The evolutionary pattern and trajectory of the modern in architecture in Southeast Asia began with ‘colonial modern’ and largely Western styles of architecture synonymous with practices of the time in home countries, with noticeable manifestations to accommodate tropical and less familiar climates (Nas 2006). During the post-colonial era up to about the 1980s, architectural expression in the region became pre-occupied with establishing national identities and was oriented in two rather distinct directions (Lin and Anderson-Wu 2010: 252). The first, often mandated by the powers in charge, as in Sukarno’s Indonesia and in Thailand, was towards recovery of a traditional-appearing authenticity replete with copious imitations of elements of older indigenous architecture like temples, mosques, and palaces. The second, by contrast, was steadfastly modern and pointed in the direction of the future rather than the past but also in a manner where a conspicuous effort to scale up the architecture of public buildings was made, in places like the Philippines and Malaysia, to somehow match the grandeur of those in the past, resulting in a ‘monumental modernism’ clearly on display at the Theatre of Performing Arts in Manila of 1969 (Polites 1977). Then, as time moved on into the 1990s and the new millennium, two further strains appeared to share the region’s architectural scene. The first, common throughout other parts of Asia, comprised a globally familiar and actively promoted mix of commercial architecture and iconic, mainly hyper-modern buildings primarily under state sponsorship, as in China, that became most conspicuous in Singapore (Rowe 2010). The second strain, resistive to the first, was a ‘vernacular modernism’ that strove to ally and merge local building resources of both spatial and material kinds, with longstanding expressions of being modern that sought clarity and honesty in function, structure, and material substance (Lin and Anderson-Wu 2010).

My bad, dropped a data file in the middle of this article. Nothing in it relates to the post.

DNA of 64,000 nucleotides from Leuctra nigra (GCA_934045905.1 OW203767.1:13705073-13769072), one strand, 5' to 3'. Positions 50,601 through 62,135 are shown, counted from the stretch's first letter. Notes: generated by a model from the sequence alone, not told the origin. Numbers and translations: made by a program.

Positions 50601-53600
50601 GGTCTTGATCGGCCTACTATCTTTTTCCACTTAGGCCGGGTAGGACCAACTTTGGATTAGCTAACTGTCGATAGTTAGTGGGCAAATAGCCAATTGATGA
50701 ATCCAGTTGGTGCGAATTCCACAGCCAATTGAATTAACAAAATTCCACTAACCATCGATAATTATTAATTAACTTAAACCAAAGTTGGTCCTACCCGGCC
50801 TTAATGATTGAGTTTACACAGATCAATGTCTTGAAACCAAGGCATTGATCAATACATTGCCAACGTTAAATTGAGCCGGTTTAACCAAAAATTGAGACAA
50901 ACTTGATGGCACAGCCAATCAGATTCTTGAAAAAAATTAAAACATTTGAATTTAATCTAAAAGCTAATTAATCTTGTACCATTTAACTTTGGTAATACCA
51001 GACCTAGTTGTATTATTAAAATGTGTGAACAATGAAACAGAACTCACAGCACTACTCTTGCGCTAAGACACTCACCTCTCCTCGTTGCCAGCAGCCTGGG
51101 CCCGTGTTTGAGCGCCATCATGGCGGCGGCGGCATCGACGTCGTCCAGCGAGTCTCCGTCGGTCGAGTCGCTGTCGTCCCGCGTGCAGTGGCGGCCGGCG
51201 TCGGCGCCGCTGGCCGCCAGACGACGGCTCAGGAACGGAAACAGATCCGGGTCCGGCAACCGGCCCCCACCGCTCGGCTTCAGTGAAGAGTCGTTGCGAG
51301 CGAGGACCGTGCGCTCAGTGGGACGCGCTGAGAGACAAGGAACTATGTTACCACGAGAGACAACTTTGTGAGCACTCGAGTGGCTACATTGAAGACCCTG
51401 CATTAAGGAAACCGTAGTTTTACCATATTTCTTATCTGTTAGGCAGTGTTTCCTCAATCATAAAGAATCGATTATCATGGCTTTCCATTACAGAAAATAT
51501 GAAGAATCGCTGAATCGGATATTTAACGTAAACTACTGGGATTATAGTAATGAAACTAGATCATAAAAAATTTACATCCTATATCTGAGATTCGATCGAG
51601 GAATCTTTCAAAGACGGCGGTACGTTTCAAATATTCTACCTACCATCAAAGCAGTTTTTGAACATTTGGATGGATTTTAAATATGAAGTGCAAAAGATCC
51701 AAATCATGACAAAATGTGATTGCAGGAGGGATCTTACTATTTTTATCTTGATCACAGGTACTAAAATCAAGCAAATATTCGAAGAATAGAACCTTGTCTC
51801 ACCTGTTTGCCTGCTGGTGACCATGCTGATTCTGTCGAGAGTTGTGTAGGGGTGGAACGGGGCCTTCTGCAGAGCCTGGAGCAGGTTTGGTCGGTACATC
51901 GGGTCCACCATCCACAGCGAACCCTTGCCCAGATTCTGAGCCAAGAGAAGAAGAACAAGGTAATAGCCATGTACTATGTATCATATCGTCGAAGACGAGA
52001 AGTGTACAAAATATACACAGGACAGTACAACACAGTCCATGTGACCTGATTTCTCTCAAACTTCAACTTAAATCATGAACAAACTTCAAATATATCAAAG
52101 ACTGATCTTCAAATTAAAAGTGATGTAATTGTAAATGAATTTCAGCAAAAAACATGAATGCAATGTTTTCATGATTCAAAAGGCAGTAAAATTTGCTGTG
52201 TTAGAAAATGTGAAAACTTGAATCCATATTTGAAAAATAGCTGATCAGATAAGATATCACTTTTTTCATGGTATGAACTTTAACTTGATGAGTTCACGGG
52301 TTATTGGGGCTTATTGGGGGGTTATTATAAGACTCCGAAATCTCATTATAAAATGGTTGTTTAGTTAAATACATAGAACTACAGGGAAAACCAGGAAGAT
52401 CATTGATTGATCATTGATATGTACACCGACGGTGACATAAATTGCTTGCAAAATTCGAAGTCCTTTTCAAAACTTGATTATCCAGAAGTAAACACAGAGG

Architectural Modernisms and Global Culture

In spite of the division that is usually made between East Asia and Southeast Asia in these kinds of discussions, at least with regard to architectural modernity, there are some broad similarities. In both cases, ‘modern’ was initially directly equated with westernization and the adoption of Western practices introduced by foreign and colonial powers. Also, the swing in architectural expression, typically between a version of national identity, alongside or actively embracing being modern in the world, took place at regular intervals in both places. One outcome of these swings was both a locally tempered architectural modernism and a restrained architectural revivalism. Over time, the bombast and comparatively extreme position-taking of both kinds of architecture has diminished, if not become exhausted, at least locally, where it really counts. In today’s global culture, localism, certainly in East and Southeast Asia’s ‘new architectural modernisms’, is no longer in opposition to some universal condition. Indeed, to the extent that such a global condition might be said to exist, its architectural contents and trajectories appear to be defined now by increasingly interconnected local cultures and architectural modernities.